Inside the Collection

Roving the Moon Forty Years Apart

Photograph of full scale replica of the Soviet Lunokhod remote-controlled lunar rover
A full scale replica of the Soviet Lunokhod 2 remote-controlled lunar rover, that operated on the Moon in 1973, can be seen in the Museum’s Space exhibition

Right now, China’s Yutu (“Jade Rabbit”) roving vehicle is exploring the Mare Imbrium region on the Moon, in the early stages of a mission scheduled to last for three months. The Chang-e 3 lander that delivered Yutu to the Moon on December 14 was the first spacecraft to soft-land on the lunar surface since the former-Soviet Union’s Luna 24 sample recovery mission in August 1976. Its successful arrival makes the People’s Republic of China only the third nation, after the USSR and the United States, to place a spacecraft on the Moon. The rover itself is the first remotely controlled vehicle to operate on the Moon’s surface since USSR’s Lunokhod 2 explored the lunar terrain for four months in 1973.

The location of Chang-e and the Yutu rover in relation to earlier US and Soviet landing sites from the 1960s and 70s
The location of Chang-e and the Yutu rover in relation to earlier US and Soviet landing sites from the 1960s and 70s, image used under creative commons license

The Powerhouse has a full-scale replica of the Lunokhod 2 Rover on display in the Space exhibition, as part of the theme on planetary exploration. This replica, made by the Exhibition Centre of the former Soviet Academy of Sciences, was originally on loan to the Museum as part of a group of Soviet spacecraft reproductions made available by the Academy of Sciences for the original Space-beyond this world exhibition that opened in 1988. Following the demise of the Soviet Union, the now Russian Academy of Sciences offered the material for sale and the entire loan collection was purchased by the Museum.
Lunokhod 2 was delivered to the Moon by the Luna 21 lander on January 16, 1976, touching down in the Le Monnier crater in the Mare Serenitatis region. Between January 16 and May 11, when contact was lost with the rover, Lunokhod 2 travelled approximately 42 km, making it still today the farthest travelled of any robotic or human driven planetary vehicle (NASA’s Opportunity rover has so far covered over 37 km on Mars, while the Apollo 17 LRV, or Lunar Roving vehicle, covered almost 36 km on the Moon in December 1972).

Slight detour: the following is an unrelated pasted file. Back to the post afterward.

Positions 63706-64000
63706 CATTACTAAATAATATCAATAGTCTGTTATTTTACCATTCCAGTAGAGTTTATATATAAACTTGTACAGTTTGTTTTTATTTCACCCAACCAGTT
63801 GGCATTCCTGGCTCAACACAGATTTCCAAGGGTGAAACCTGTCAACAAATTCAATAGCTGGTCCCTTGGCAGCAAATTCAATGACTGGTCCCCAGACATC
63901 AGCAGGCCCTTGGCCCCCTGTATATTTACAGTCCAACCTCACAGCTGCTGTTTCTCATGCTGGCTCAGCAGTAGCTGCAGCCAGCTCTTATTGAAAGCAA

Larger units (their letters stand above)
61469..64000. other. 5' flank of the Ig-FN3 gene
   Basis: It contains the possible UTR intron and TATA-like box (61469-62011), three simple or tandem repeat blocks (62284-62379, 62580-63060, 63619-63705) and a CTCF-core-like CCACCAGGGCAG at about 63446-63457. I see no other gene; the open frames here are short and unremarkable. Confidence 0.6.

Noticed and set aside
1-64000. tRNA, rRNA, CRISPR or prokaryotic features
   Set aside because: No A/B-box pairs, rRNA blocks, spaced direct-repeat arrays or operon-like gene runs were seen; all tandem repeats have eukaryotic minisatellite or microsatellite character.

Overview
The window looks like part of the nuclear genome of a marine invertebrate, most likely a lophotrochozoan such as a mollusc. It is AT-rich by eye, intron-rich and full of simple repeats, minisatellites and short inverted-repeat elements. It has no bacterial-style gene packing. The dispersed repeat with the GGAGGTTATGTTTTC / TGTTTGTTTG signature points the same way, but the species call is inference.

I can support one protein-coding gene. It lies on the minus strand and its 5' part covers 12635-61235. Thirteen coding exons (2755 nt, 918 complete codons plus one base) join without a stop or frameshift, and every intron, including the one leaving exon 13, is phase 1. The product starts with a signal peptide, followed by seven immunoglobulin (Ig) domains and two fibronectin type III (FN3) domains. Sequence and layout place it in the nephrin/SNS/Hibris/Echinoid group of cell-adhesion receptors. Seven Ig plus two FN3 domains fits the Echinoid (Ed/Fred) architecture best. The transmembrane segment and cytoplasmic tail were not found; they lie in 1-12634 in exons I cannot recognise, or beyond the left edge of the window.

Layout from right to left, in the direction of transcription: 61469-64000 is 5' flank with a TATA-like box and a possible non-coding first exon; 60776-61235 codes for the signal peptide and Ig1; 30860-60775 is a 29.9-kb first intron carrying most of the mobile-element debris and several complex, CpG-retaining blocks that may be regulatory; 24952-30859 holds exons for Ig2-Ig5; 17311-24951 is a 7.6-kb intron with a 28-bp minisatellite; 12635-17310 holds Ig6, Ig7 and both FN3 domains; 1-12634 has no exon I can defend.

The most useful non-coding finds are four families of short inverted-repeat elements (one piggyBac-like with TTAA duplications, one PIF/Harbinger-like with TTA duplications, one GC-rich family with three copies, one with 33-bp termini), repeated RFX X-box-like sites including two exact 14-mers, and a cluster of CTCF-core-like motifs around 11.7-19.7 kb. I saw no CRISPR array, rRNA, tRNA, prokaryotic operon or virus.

As can be seen in this size comparison of different roving vehicles, the Chang-e lander and Yutu combined are a little larger than Lunokhod 2, but Yutu itself is smaller and lighter than the older rover, which weighed 840 kg, as compared to Yutu’s 120 kg. Both vehicles are powered by solar panels and use small nuclear power-sources to keep the spacecraft electronics warm during the freezing temperatures of the 14-day lunar night. Yutu carries a high definition television camera and a suite of instruments far more sophisticated than those available to Lunokhod 2, as well as a robotic arm, like that used on NASA’s Mars rovers Opportunity and Curiosity. Yutu is also believed to be more like the Mars rovers with some autonomous travel capability, where Lunokhod 2 could not travel without being directly driven from its mission control on Earth. The Lunokhod vehicles required a team of five controllers (including driver, engineer and navigator) in order to operate on the lunar surface.

 

Photograph of Soviet commemorative stamps
: Philatelic material relating to the Lunokhod 2 mission, like this sheet of Soviet commemorative stamps, can be found in the Museum’s E.A. and V.I. Crome Collection of aviation and space philately. Notice that one stamp in this sheet includes an illustration of a controller driving the Lunokhod 2 remotely using, its television cameras to see where he is going

Despite being ‘dead’ since May 1973, the Lunokhod rover was sold at auction, in situ on the Moon, in 1993 and purchased by British gaming entrepreneur and space tourist Richard Garriott. In 2010, its exact location was pinpointed in images from NASA’s Lunar Reconnaissance Orbiter which has enabled scientists to recommence using its laser reflector to bounce lasers between the Earth and Moon to make precise measurements of lunar distance.
Although China has so far only released a relatively small amount of information about the Chang-e/Yutu mission, you can keep up to date with its progress at Emily Lackdawalla’s Planetary Society blog Spaceflight Now and other space news websites such as Space.com and Universe Today. Let’s keep following this exciting new lunar exploration mission and see if it can surpass Lunokhod 2 forty year records!

Written by Kerrie Dougherty, Space Curator

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